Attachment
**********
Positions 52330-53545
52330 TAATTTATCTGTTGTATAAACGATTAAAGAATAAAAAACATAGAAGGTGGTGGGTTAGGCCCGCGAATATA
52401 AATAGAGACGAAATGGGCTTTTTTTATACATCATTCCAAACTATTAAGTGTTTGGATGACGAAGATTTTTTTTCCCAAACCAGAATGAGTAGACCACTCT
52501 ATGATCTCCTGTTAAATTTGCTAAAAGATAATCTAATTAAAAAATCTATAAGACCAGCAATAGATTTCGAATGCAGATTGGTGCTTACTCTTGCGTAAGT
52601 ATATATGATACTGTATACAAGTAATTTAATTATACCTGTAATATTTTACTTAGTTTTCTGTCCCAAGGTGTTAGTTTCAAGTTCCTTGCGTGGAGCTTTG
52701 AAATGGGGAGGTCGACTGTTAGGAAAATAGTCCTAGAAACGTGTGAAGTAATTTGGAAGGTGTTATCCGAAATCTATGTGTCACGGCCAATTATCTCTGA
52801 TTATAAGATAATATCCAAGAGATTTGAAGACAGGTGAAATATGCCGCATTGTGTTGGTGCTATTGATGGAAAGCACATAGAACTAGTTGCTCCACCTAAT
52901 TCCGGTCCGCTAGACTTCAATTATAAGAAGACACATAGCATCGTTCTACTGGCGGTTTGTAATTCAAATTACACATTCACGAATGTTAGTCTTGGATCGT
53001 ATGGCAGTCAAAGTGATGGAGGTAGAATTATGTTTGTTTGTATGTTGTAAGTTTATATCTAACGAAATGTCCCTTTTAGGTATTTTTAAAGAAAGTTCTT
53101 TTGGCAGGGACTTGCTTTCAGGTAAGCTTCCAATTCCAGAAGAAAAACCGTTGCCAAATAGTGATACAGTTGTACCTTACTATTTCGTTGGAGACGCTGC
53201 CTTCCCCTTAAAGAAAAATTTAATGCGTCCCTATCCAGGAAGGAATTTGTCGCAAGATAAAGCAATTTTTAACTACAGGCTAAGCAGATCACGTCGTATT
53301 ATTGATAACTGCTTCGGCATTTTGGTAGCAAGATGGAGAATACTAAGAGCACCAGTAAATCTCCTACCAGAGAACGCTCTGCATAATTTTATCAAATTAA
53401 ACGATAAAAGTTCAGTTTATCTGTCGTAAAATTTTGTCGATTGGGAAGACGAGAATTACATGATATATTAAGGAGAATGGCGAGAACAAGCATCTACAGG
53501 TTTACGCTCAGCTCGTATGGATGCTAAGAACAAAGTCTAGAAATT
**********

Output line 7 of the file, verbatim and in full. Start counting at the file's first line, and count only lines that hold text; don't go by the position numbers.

52801 TTATAAGATAATATCCAAGAGATTTGAAGACAGGTGAAATATGCCGCATTGTGTTGGTGCTATTGATGGAAAGCACATAGAACTAGTTGCTCCACCTAAT